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The 2014 Karl Meyer Award goes to Ronald Schnaar

The Society for Glycobiology is pleased to announce that the recipient of the 2014 Karl Meyer Award is Ronald Schnaar. The Karl Meyer Award was established in 1990 to honor the distinguished career of Karl Meyer and his outstanding contributions to the field of Glycobiology. This international award is presented to well-established scientists with currently active research programs who have made widely recognized major contributions to the field of Glycobiology.

Dr. Ronald L. Schnaar (The Johns Hopkins University School of Medicine) has been a pioneer in developing and applying chemical and biological approaches toward understanding the molecular and cellular basis for carbohydrate-based specificity in cell adhesion and recognition.  Beginning with his graduate work under Y.C. Lee, Dr. Schnaar established methods for rigorously controlling one side of the interaction between cells and carbohydrate structures. By building well-characterized surfaces covalently derivatized with defined glycans, Dr. Schnaar and the colleagues that he recruited to his new laboratory at Johns Hopkins were able to probe the specificity and biochemical consequences of hepatocyte adhesion to carbohydrates, laying a foundation for appreciating that cell adhesion is a dynamic process in which initial attachment is frequently followed by subsequent biochemical and cellular responses.

As his independent research program matured, Dr. Schnaar continued to utilize well-characterized glycan surfaces and well-characterized glycan ligands as tools to study important carbohydrate-based cellular interactions in multiple contexts, from liver to leukocytes and from brain to lung.  His work has provided key insight into the diversity of selectin ligands, the functional roles of gangliosides in the vertebrate nervous system, and the importance of siglec-4 and its counter-receptors for maintaining the integrity of the neuronal-glial interface in the vertebrate brain.  The Schnaar lab discovered that siglec-4 binding to specific ganglio-series glycosphingolipid glycans was inhibitory for axon outgrowth and subsequently translated this basic observation into potentially therapeutic approaches for ameliorating traumatic spinal cord injury.  In the current phase of his career, Dr. Schnaar serves as the Program Director for a multi-investigator Program of Excellence in Glycoscience (PEG) grant from NIH (NHLBI).  His PEG is focused on the role of siglecs in lung inflammatory diseases, bringing together his expertise in glycan recognition with the expertises of his collaborators in lung pathobiology, glycan structural analysis, sialochemistry, and sialobiology.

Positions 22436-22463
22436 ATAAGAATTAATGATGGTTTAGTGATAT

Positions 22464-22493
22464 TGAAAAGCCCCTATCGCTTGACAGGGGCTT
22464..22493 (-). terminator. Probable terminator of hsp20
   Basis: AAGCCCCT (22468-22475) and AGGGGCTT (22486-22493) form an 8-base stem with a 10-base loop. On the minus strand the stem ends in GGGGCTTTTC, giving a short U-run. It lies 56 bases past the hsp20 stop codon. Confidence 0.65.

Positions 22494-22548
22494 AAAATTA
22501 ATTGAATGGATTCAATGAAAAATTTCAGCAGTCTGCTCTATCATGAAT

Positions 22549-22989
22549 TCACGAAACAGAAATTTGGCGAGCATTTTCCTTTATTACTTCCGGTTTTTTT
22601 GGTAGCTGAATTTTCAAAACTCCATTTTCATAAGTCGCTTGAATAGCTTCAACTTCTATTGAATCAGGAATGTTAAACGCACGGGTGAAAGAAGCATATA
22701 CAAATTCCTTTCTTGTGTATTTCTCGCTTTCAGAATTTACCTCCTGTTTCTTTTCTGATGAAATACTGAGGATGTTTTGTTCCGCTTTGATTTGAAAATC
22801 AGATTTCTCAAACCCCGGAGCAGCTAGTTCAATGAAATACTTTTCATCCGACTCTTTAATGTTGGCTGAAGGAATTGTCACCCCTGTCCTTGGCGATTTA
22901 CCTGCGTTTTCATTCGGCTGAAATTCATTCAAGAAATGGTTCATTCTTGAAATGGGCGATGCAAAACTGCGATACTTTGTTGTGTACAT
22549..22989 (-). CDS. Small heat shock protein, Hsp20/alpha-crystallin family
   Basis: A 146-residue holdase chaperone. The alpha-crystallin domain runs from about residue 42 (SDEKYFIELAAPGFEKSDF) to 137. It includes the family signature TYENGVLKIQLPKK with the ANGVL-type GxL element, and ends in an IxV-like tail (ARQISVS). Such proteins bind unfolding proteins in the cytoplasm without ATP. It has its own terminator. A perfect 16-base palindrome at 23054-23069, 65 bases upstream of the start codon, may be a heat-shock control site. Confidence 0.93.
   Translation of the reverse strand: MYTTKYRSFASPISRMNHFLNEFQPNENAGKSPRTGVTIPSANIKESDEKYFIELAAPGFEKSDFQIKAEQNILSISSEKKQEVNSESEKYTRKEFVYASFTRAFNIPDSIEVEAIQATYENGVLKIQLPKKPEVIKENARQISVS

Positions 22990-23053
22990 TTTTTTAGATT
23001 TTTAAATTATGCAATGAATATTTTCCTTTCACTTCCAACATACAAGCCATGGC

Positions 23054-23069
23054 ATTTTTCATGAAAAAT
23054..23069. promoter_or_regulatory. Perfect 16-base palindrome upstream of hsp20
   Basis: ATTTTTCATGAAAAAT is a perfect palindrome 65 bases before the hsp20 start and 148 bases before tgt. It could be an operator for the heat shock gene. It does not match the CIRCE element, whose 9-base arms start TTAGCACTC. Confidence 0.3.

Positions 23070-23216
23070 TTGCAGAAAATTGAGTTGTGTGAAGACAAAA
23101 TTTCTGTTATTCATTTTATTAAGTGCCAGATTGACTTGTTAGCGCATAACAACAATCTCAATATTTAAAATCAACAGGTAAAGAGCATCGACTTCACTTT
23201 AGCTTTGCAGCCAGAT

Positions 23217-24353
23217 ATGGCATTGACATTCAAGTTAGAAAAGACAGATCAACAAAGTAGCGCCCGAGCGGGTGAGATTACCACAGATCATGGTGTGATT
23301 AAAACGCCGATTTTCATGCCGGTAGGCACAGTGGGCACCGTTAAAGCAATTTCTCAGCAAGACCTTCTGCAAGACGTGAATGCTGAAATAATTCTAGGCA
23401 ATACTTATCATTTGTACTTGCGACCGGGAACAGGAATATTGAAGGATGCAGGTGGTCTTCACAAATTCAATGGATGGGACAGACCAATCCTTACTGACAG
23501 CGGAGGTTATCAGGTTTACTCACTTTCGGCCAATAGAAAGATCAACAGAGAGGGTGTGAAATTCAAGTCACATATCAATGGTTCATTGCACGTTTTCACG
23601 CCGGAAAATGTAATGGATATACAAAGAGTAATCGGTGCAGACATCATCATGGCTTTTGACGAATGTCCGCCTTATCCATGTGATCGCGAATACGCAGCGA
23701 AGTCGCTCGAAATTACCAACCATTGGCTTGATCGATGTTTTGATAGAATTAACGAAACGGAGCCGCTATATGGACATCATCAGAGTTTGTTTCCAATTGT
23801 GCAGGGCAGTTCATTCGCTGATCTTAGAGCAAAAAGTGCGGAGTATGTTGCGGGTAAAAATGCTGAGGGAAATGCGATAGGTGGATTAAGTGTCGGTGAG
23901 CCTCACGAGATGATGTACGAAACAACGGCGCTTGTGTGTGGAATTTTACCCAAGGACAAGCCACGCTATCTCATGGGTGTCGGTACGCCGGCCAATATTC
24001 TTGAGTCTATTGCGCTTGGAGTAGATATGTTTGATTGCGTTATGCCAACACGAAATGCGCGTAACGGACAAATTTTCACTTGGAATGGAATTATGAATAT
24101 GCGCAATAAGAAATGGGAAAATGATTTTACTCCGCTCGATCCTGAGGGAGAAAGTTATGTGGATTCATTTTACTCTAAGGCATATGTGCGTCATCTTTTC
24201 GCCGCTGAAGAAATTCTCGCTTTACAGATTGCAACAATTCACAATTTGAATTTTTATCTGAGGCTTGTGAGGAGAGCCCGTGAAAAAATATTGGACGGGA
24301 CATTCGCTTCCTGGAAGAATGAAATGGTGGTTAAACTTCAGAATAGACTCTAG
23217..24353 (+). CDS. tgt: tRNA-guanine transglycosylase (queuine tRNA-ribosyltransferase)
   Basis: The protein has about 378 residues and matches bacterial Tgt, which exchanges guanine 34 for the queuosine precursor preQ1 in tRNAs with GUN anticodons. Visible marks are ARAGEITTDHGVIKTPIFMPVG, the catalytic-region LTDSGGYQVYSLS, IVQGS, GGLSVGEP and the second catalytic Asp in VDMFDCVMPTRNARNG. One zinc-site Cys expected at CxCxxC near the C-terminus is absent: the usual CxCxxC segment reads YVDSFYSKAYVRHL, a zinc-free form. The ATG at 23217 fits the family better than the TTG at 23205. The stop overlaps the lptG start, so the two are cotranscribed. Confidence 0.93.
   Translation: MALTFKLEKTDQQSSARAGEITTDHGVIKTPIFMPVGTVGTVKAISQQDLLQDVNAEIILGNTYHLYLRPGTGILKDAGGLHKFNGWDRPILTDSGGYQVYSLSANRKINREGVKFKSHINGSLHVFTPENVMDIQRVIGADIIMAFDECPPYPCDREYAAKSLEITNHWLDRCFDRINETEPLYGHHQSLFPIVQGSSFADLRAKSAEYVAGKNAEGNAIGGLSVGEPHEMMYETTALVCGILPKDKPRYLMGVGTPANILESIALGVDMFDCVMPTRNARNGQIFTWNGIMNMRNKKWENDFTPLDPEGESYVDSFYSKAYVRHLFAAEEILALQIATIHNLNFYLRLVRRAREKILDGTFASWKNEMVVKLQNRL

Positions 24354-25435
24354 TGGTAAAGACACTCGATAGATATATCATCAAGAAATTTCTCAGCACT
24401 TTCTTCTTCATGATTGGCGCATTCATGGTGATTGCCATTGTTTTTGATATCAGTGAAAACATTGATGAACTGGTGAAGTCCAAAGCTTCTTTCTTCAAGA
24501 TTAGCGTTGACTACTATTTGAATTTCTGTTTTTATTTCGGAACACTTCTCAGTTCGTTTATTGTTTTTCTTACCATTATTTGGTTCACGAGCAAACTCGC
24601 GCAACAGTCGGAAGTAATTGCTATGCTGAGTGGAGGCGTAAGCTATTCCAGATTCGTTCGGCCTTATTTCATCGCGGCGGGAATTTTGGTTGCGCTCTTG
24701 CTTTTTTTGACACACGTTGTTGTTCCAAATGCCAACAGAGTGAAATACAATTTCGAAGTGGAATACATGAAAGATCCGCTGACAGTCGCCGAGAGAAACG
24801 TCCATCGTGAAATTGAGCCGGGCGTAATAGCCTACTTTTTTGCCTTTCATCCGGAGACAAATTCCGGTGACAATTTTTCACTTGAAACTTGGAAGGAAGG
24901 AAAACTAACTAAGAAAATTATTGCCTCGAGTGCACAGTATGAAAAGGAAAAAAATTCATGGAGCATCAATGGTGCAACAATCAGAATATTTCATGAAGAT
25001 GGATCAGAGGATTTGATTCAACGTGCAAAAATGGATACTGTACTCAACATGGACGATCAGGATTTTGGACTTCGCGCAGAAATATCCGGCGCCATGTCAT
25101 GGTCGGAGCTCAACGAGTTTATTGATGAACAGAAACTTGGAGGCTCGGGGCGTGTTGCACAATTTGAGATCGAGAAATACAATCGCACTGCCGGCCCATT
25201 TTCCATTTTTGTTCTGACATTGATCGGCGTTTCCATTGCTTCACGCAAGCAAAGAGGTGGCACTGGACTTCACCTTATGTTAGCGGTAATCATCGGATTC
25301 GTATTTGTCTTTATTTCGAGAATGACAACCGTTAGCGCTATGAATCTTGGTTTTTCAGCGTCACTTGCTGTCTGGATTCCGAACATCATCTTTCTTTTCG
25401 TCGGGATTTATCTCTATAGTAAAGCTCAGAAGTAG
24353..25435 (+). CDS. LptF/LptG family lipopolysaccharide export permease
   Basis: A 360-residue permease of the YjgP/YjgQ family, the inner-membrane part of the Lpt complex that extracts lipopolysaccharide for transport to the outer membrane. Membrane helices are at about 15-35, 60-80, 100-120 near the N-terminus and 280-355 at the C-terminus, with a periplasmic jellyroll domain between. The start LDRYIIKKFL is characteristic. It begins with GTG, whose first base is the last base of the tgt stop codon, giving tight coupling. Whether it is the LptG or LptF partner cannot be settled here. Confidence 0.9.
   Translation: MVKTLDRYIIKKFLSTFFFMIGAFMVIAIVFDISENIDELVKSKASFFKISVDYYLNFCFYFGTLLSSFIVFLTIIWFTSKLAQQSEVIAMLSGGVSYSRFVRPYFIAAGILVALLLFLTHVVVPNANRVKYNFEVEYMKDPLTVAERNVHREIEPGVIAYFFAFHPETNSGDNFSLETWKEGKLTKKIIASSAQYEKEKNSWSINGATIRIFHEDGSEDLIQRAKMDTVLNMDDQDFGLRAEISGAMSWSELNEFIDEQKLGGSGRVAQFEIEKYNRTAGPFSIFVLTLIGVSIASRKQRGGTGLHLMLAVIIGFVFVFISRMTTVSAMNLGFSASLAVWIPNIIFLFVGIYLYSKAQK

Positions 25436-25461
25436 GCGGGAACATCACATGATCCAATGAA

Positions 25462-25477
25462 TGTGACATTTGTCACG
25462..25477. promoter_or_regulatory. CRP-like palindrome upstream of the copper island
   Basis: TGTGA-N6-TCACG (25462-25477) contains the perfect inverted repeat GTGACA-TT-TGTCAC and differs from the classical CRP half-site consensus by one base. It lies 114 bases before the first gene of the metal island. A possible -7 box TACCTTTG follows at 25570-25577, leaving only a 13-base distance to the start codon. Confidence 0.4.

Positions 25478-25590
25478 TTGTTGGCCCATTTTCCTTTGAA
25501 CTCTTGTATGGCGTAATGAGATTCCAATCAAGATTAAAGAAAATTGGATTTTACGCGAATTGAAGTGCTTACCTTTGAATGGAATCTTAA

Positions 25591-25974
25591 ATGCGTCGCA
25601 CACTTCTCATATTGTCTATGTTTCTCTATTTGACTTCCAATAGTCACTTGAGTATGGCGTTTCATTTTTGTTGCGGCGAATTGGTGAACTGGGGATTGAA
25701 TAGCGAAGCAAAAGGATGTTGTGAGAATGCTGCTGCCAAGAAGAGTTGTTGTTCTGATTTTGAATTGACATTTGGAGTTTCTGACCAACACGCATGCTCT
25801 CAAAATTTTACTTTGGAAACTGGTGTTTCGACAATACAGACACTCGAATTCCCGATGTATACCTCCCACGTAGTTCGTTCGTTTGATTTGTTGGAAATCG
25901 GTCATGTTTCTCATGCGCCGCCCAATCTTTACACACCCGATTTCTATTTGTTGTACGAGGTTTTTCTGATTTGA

Dr. Schnaar has donated immense amounts of energy and attention toward enhancing graduate education and toward bettering the standing of the glycobiology community.  His commitment to teaching and mentoring has been acknowledged through bestowal of the Johns Hopkins School of Medicine Graduate Student Teaching Award and through the deep appreciation of his former students and post-doctoral fellows, over 90% of whom remain in active, frontline, biomedical research endeavors.  Dr. Schnaar's commitment of service to the glycobiology community has taken many forms, including President of the Society for Glycobiology and Editor-in-Chief of Glycobiology.  Over Dr. Schnaar's 10 years as editor, submissions to Glycobiology increased 240% while the average time to first decision was only 30 days.  Under his editorship, the journal moved from paper to electronic submission and achieved web-posting times of 7 days following acceptance.  These advances kept Glycobiology in step with changes in other major scientific journals and ensured that the field has maintained a competitive presence in the biomedical community.
For his seminal contributions to the field of glycobiology, both in his basic research on glycan-mediated cellular recognition and in his essential contributions to the well-being of the research community, Ronald Schnaar represents the very best in the field and thus has been awarded the 2014 Karl Meyer award from the Society for Glycobiology.